Donald Trump on Thursday freshly exposed the fissures dividing the Republican Party by responding to the transgender bathroom wars with a shrug — setting off a fierce response from Ted Cruz who accused the Republican front-runner of being no better than the “politically correct leftist elites.”
The latest front in the culture wars is now a bathroom stall. The raging debate over whether transgender people should be forced to use bathrooms of their gender at birth is acutely playing out within the GOP, and it’s now become a central topic on the presidential campaign trail.
Social conservatives see Big Business — once a close ally — becoming a pawn of the left, joining forces to convince Republican governors that anti-LGBT bills will kill their economy. Some more moderate Republicans, on the other hand, once again see the party picking divisive fights that will hurt them at the ballot box.
For Trump, the consummate businessman, it’s the chance to highlight the identity crisis of his adopted party.
“I will tell you. North Carolina did something that was very strong. And they’re paying a big price. There’s a lot of problems,” Trump observed on NBC’s “Today” show on Thursday, saying that he agreed with remarks from a commentator he did not name who said North Carolina should leave its laws as they are.
Alluding to businesses that have left the state or canceled plans to expand after North Carolina passed a law in March banning transgender people from using the facilities of their choice, Trump called it reason enough to “leave it the way it is.”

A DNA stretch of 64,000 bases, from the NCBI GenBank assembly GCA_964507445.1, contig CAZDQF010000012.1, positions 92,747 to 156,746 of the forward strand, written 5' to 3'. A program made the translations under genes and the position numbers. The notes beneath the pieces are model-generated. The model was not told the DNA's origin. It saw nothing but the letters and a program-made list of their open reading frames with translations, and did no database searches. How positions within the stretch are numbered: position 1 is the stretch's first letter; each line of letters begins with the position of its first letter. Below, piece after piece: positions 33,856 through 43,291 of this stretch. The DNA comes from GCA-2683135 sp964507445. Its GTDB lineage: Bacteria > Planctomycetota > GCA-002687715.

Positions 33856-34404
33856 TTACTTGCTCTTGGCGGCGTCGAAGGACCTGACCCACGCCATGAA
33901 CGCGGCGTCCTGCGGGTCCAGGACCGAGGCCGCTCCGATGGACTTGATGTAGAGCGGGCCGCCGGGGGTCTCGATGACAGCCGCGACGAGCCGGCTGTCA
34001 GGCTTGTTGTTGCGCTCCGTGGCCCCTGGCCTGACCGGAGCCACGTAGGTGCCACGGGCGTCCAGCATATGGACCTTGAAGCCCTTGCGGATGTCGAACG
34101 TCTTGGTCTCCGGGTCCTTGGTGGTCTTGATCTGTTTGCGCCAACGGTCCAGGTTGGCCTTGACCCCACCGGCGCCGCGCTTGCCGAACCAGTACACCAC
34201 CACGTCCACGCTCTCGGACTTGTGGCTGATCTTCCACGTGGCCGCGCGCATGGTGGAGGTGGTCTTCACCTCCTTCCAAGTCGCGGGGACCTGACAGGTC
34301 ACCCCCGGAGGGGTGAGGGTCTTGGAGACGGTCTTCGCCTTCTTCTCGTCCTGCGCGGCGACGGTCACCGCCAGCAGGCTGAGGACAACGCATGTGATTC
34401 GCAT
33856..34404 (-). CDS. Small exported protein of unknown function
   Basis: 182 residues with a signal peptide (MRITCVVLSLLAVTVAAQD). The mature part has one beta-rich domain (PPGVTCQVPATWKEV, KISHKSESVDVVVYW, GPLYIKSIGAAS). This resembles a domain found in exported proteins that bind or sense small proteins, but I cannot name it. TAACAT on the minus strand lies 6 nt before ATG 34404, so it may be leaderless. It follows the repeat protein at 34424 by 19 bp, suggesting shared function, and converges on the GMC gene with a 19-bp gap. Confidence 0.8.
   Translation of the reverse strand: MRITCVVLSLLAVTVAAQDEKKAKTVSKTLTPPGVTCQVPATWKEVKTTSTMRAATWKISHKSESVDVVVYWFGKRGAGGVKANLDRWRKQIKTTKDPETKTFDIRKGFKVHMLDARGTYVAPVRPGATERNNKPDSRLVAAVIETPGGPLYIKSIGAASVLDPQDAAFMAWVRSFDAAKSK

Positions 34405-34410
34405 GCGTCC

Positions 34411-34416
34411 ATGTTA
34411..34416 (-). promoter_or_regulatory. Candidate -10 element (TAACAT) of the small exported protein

“There have been very few complaints the way it is. People go. They use the bathroom that they feel is appropriate,” Trump said. “There has been so little trouble. And the problem with what happened in North Carolina is the strife and the economic — I mean, the economic punishment that they’re taking.”
Sensing a chance to expose Trump as a phony Republican, Cruz pounced. He talked about Trump’s comment on Glenn Beck’s radio show. He talked about it at his morning rally. And then, for good measure, he issued a statement.
“Donald Trump is no different from politically correct leftist elites. Today, he joined them in calling for grown men to be allowed to use little girls’ public restrooms. As the dad of young daughters, I dread what this will mean for our daughters — and for our sisters and our wives. It is a reckless policy that will endanger our loved ones,” Cruz said in the statement.
While the debate over transgender use bathrooms is just now breaking out on the campaign trail in a big way, it’s been reverberating across the nation ever since North Carolina passed its controversial law last month and has been causing endless hand-wringing within the Republican Party.
Some Republicans seemed almost embarrassed by the debate on Thursday.